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Survivors ready?

FAIRCHILD AIR FORCE BASE, Wash. (AFPN) -- It's 4 a.m. and Senior Airman Richard Haro gets ready to walk more than six miles to work. He pulls on a 50-pound rucksack and winds his way through base housing, around the flightilne toward the survival school where he works.

After a full day of teaching aircrew members the basics of survival, evasion, resistance and escape, he runs or rides his mountain bike home. Sometimes he doesn't go home at all because he's in the nearby alpine forests for up to nine days showing trainees how to avoid capture, eat off the land and find their way to a rescue point.

It's a grueling routine he's maintaincd for the past two months, but one that's preparing him for a 250-mile race through the Alaskan wilderness in June. His four-person, mixed-gender squad will compete against 26 teams in the first Armed Forces Eco-Challenge, where winners earn a spot in the annual international Eco-Challenge scheduled for October in New Zealand.

A total of 32 Air Force members -- active duty, Guard and Reserve -- comprise almost half of the competitors for the course. They will be joining 52 soldiers, sailors and Marines who will line up at midnight on June 21 in a location kept secret until 24 hours prior to race start.

Beginning on the day when Alaska has almost 24 hours of daylight, teams must canoe icy 35-degree waters, bike up and over mountain passes, climb and rappel past nature's obstacles, and literally run their way through the course, stopping only an hour or two to sleep. Allowed only a compass and maps provided by race officials, team members will traverse the terrain carrying in everything they need and carrying out everything they use.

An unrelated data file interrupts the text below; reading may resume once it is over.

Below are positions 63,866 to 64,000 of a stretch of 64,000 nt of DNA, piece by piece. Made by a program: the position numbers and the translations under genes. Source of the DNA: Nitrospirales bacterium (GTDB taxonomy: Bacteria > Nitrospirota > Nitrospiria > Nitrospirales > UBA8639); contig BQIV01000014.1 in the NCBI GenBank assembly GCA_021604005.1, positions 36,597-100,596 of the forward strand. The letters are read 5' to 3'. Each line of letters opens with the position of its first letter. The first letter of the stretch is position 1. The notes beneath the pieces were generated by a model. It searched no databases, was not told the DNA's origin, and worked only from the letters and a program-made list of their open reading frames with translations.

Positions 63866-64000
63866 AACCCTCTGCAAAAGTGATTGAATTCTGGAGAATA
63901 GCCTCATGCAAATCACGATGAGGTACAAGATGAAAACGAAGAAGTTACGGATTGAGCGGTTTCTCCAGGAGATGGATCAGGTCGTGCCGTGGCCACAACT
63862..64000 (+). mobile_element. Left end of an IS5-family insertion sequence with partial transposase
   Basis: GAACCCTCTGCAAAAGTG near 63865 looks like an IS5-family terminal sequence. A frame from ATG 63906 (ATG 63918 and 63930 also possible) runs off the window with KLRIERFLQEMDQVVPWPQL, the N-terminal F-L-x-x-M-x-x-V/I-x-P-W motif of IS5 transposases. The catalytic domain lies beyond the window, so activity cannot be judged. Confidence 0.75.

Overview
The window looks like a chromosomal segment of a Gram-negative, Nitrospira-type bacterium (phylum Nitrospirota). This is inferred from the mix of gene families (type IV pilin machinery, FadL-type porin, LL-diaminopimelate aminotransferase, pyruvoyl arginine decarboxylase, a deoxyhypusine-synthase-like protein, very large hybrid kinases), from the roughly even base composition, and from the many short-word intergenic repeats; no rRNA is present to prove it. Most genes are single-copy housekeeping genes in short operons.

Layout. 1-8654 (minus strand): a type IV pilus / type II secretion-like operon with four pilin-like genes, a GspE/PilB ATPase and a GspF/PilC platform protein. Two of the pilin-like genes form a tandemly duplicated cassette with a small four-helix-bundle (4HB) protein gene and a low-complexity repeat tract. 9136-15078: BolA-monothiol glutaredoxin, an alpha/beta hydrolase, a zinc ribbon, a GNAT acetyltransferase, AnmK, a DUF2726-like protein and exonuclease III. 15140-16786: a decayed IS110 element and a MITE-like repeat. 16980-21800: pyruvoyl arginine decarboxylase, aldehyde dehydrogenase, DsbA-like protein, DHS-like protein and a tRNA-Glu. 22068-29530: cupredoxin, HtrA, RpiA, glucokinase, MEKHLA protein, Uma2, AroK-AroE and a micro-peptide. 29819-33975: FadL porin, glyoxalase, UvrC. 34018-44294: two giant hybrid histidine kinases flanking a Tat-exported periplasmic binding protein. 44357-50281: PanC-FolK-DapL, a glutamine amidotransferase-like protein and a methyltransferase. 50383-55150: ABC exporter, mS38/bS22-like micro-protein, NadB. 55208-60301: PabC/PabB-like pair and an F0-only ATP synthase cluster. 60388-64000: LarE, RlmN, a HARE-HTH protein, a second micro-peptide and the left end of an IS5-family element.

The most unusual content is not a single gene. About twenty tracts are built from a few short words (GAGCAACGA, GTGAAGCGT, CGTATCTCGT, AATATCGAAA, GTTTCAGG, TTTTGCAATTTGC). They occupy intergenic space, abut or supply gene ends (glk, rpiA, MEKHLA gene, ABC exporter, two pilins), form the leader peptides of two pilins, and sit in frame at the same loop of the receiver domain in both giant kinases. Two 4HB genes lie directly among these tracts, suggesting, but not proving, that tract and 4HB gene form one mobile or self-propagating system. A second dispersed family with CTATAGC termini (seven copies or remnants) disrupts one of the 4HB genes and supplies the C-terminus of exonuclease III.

The time limit for finishing is six days, but Haro said his team -- called Team SERE - is training to do it in 4 1/2 days, meaning they'll have to cover more than 63 miles a day.

"We feel pretty confident in our abilities because most of the required skills are things we've learned while performing our job as survival instructors," Haro said. "We're skilled in glacier hiking, and a couple of us have scaled Mount Rainier. We know how to use the ropes and canoes. What we don't have certification on, such as ice climbing, we are getting through the base Outdoor Adventure Program staff."

Race officials require certification in all areas of the skills used, and there'll even be a pre-race skills test to ensure the teams are qualified to compete.

The race will be filmed and aired at a later date on the Discovery Channel, and the winning team will be featured as Team TAPS in the New Zealand race. Other teams with Air Force members are Team Boise Air National Guard's Herk Racers, Team Alaska Alr Guard, Team Tier One, Team Vigilance and the Wild Blue Adventure Racing team.
COPYRIGHT 2001 U.S. Air Force, Air Force News Agency
No portion of this article can be reproduced without the express written permission from the copyright holder.
Copyright 2001 Gale, Cengage Learning. All rights reserved.

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Title Annotation:Senior Airman Richard Haro teaches survival skills, while preparing for the Armed Forces Eco-Challenge
Author:Petitt, Karen
Article Type:Brief Article
Date:Jun 1, 2001
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